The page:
Last year, one of my clients presented me with a tiny thing in a pot, along with the rather grumpy information that an unloved relative had given them this plant, and could I "plonk it in" somewhere.
Ignoring the slur to my horticultural expertise, I took it away and read its label. "Camellia" it said. Well, that's nice and vague. Clearly it wasn't valued by the client, but was being planted in deference to some strange need to be nice to the unloved relative.
So I found it a spot beside the house - north facing, but moderately sheltered, partially under a group of small Japanese Acers, and sufficiently far back from the path that its death would go un-noticed.
That was last spring.
Here it is now: not only has it survived the summer and the winter in perfectly normal soil, but it is now budding fatly.
Who knows, it might even flower!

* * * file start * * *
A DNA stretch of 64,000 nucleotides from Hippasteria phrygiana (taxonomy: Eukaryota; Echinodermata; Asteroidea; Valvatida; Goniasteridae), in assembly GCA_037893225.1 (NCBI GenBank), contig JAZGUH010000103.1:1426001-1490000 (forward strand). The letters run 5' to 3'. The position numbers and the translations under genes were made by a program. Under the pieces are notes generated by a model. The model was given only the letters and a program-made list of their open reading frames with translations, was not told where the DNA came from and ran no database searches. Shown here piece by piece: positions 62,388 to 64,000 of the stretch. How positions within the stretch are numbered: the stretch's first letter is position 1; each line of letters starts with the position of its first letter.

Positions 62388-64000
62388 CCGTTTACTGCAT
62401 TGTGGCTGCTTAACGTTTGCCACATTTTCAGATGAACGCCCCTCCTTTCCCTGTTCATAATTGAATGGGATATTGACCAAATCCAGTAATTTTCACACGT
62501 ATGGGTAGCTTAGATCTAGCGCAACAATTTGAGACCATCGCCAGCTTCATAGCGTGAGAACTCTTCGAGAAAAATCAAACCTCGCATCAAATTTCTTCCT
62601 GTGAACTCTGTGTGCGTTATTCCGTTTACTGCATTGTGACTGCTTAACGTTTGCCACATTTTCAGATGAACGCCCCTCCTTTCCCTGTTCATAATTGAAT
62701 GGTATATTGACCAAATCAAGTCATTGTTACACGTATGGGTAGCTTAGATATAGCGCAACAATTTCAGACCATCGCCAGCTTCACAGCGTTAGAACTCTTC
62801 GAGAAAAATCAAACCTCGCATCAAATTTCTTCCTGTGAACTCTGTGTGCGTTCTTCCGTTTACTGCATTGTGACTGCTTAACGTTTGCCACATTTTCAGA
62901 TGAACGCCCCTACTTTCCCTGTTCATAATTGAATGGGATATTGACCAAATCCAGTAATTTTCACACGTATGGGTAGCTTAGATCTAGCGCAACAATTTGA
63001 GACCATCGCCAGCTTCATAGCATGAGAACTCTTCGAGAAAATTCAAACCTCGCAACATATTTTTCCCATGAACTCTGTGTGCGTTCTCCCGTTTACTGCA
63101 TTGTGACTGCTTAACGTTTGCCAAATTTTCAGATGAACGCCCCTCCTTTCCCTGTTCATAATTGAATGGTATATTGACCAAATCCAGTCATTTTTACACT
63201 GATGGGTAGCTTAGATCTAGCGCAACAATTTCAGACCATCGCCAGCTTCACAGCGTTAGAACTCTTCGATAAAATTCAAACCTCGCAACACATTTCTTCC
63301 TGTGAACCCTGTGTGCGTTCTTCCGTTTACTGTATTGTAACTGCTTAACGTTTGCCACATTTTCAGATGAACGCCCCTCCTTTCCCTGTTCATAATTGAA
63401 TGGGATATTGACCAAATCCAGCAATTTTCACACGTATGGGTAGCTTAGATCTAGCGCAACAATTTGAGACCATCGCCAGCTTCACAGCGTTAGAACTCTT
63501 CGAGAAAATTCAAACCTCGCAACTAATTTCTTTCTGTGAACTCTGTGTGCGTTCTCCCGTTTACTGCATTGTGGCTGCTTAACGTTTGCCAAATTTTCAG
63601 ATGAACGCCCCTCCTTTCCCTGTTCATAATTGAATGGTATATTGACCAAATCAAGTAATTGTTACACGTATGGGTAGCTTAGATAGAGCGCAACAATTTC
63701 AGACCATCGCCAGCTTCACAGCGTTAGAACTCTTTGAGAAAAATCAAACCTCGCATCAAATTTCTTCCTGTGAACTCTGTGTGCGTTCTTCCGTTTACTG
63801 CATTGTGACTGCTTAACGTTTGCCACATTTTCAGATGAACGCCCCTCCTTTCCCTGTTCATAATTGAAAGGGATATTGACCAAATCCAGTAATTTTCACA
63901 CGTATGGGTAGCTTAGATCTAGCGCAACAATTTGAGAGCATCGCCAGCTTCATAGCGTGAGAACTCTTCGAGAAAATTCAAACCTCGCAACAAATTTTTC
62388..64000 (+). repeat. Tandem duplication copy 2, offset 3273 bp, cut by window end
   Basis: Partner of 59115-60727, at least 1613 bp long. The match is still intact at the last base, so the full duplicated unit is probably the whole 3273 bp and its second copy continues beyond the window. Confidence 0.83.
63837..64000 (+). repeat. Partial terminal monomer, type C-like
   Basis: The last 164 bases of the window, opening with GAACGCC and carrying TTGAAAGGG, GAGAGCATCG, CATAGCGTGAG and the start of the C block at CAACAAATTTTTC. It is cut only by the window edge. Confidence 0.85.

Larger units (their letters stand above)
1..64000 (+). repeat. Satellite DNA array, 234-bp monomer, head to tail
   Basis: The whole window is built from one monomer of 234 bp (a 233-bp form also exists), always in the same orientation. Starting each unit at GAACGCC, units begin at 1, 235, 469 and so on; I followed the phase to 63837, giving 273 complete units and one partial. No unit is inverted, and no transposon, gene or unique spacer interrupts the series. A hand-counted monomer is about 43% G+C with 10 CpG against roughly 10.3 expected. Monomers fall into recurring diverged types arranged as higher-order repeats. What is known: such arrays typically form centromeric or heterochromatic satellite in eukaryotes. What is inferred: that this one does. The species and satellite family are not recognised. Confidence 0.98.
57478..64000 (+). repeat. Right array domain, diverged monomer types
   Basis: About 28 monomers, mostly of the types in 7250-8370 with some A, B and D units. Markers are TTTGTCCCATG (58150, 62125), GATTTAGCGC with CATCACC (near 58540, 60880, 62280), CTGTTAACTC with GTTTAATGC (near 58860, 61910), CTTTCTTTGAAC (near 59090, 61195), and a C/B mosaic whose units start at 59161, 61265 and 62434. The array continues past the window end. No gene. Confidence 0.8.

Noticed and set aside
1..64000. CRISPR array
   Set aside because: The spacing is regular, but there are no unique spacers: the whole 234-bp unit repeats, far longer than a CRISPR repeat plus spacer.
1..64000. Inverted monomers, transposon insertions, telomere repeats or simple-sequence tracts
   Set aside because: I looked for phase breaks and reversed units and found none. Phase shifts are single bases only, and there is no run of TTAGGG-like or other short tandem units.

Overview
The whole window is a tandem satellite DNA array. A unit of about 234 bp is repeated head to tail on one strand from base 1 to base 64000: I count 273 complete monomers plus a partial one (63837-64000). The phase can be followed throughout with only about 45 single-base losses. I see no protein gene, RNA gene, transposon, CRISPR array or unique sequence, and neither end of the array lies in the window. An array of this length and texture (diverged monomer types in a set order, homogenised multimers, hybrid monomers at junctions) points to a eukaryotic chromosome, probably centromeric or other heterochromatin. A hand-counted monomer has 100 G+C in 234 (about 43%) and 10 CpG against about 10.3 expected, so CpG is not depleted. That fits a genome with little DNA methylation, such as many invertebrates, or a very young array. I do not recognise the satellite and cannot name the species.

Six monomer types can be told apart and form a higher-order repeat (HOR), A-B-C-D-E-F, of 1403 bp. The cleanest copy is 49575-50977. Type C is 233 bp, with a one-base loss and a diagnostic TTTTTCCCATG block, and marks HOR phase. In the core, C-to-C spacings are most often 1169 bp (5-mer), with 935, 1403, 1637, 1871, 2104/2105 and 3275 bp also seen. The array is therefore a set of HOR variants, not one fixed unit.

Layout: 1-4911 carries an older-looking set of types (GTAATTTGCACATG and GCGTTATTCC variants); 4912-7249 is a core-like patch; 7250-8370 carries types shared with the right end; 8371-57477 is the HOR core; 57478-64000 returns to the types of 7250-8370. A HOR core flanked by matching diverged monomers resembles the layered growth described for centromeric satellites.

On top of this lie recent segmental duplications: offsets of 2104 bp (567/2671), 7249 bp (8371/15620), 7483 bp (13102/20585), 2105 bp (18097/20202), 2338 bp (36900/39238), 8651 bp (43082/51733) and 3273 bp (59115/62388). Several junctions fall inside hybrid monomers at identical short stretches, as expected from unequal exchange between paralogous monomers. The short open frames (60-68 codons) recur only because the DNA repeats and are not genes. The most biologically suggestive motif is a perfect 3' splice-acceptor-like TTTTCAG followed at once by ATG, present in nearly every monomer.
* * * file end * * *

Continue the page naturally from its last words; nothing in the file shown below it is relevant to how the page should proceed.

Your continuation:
Of course, it might not survive another summer: I doubt that it will achieve full growth, or will live as long as a Camellia would when in the "proper" soil, but for now it seems to be surviving, and it at least three times as big as when I planted it.
So there you are - the question of the day is "Do Camellias really need acid soil?" and the answer would appear to be "not necessarily, if you don't mind them staying small, and possibly dying off earlier than expected."
I'll keep you posted of its progress!
*Update Sept 2013* whoops, I forgot to take a photo of it this year, and now that client has moved away, so I can't go back and do it. It was growing nicely, last time I saw it...
*Updated again* I have another Camellia, in a different garden, which needed to be repotted a couple of years back, when it's pot was accidentally broken. The Client didn't have any ericaceous compost, and didn't care enough for the plant to go out and buy some, so I had to repot it using normal multi-purpose compost. That was in 2018, and it's still flourishing, and flowering, three years later: and I don't even give it any ericaceous feed, because - surprise surprise - they don't have any of that, either! So on balance, I would say that although Camellias would prefer ericaceous soil, it's not absolutely 100% necessary....
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